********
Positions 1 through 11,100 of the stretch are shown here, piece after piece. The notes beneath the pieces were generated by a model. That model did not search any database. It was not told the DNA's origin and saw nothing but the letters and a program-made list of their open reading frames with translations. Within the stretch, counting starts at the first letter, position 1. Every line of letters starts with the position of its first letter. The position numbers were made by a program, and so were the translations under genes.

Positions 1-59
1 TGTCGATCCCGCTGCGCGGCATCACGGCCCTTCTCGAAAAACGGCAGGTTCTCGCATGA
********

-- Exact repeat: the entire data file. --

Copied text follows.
Positions 1 through 11,100 of the stretch are shown here, piece after piece. The notes beneath the pieces were generated by a model. That model did not search any database. It was not told the DNA's origin and saw nothing but the letters and a program-made list of their open reading frames with translations. Within the stretch, counting starts at the first letter, position 1. Every line of letters starts with the position of its first letter. The position numbers were made by a program, and so were the translations under genes.

Positions 1-59
1 TGTCGATCCCGCTGCGCGGCATCACGGCCCTTCTCGAAAAACGGCAGGTTCTCGCATGA